OHRP Details Years of Activities Related to Disgraced Psychiatry Researcher
Nearly a decade after irregularities were first noticed in clinical trials that ultimately led to a misconduct finding and a guilty plea for embezzlement, the HHS Office for Human Research Protections (OHRP) has closed its books on its investigation related to Alexander Neumeister, M.D., formerly a psychiatry and radiology professor at New York University (NYU) Grossman School of Medicine. The lengthy March 21 closeout determination letter from OHRP to Imad Alsayed, NYU vice president of clinical research operations and regulatory affairs, doesn’t identify Neumeister but notes that the Office of Research Integrity (ORI) made a “determination” in the case on Jan. 7, 2020. On that date, ORI published an announcement that Neumeister agreed to exclude himself from government-funded programs for two years effective Dec. 13, 2019, for “intentionally, knowingly, and/or recklessly falsifying and/or fabricating data in the clinical records of research supported by six (6) NIMH [National Institute of Mental Health] grants, resulting in the inclusion of falsified and/or fabricated research methods and results in four (4) published papers.” Neumeister agreed to the sanction but did not admit to the misconduct.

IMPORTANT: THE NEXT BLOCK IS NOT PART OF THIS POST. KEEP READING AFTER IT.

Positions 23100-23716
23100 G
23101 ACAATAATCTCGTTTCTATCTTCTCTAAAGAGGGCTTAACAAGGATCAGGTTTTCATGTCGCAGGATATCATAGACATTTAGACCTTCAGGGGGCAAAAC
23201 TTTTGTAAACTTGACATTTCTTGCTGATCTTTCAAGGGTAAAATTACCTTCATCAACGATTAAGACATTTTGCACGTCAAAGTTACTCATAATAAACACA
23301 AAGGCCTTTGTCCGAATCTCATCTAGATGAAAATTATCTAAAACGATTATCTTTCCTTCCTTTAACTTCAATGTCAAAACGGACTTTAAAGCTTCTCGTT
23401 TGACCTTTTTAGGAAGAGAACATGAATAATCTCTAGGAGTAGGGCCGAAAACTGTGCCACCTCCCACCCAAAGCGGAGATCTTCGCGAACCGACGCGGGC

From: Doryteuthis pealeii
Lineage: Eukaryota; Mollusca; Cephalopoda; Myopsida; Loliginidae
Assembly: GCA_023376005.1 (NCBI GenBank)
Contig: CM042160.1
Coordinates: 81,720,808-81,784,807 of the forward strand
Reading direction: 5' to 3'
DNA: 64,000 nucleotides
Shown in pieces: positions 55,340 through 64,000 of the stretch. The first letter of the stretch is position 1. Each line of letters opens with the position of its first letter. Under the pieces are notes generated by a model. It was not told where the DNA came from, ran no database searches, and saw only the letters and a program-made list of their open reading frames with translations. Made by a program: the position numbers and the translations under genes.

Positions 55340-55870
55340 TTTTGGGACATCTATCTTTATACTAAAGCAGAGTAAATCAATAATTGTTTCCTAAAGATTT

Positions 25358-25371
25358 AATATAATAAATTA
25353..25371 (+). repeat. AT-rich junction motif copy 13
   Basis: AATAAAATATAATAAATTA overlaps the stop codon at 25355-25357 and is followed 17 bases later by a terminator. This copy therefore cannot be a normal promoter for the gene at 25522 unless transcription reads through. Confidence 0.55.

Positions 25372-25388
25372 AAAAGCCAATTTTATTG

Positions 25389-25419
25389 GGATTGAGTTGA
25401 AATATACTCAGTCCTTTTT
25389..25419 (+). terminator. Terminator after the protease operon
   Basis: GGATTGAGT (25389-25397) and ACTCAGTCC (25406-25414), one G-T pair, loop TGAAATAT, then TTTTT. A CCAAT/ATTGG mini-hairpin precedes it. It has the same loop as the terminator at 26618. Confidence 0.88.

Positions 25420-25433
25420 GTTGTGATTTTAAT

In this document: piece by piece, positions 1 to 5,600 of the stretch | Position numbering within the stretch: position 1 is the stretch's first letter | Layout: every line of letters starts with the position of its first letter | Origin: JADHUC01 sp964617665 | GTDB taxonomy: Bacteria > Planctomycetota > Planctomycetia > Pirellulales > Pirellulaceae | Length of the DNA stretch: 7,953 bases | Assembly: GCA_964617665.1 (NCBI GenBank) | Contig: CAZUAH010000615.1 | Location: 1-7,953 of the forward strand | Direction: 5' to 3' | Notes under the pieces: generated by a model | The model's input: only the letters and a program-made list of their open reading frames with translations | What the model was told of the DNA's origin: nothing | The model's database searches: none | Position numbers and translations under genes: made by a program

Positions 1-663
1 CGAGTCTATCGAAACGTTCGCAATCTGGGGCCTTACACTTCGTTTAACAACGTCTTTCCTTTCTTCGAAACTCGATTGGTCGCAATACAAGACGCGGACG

The letter appears to be the first public acknowledgement that OHRP was aware and deeply involved in issues related to Neumeister, particularly long before he was the subject of a scathing story in The New York Times in 2016. OHRP’s letter describes a process that started with a not-for-cause evaluation begun in May 2014 but which expanded to a site visit after NIMH “informed” OHRP of concerns related to six NIMH-funded studies and that the principal investigator had been placed on leave “due to significant irregularities in his management of certain research projects.” The New York Times later revealed that NYU had “quietly shut down eight studies at its prominent psychiatric research center and parted ways with a top researcher after discovering a series of violations in a study of an experimental, mind-altering drug.” The letter notes that the investigator had reported “deviations” that had occurred with a study in June and July 2013. During the ensuing years, NYU conducted various audits and investigations of Neumeister and corresponded with OHRP numerous times, most recently in September 2020; it is not clear whether OHRP ever imposed sanctions on NYU for noncompliance. OHRP said that NYU had updated its policies and procedures, “strengthened its general human subjects training requirements,” and taken a number of other actions, including expanding its “internal audit capacity by creating a central administrative office known as Human Research Regulatory Affairs.” Prior to Neumeister’s misconduct finding, he pleaded guilty to “theft of government funds” and “admitted stealing $87,000 from New York University and various grant programs from 2012 to 2014.” Neumeister was “required to repay $76,000 after stealing money while he was at Yale from 2004 through 2010, though that was not part of the criminal case resulting in his plea,” the Associated Press reported in October 2018. Although he faced jail time, Neumeister was sentenced to play piano at various indigent care centers at least twice weekly for three years in Connecticut.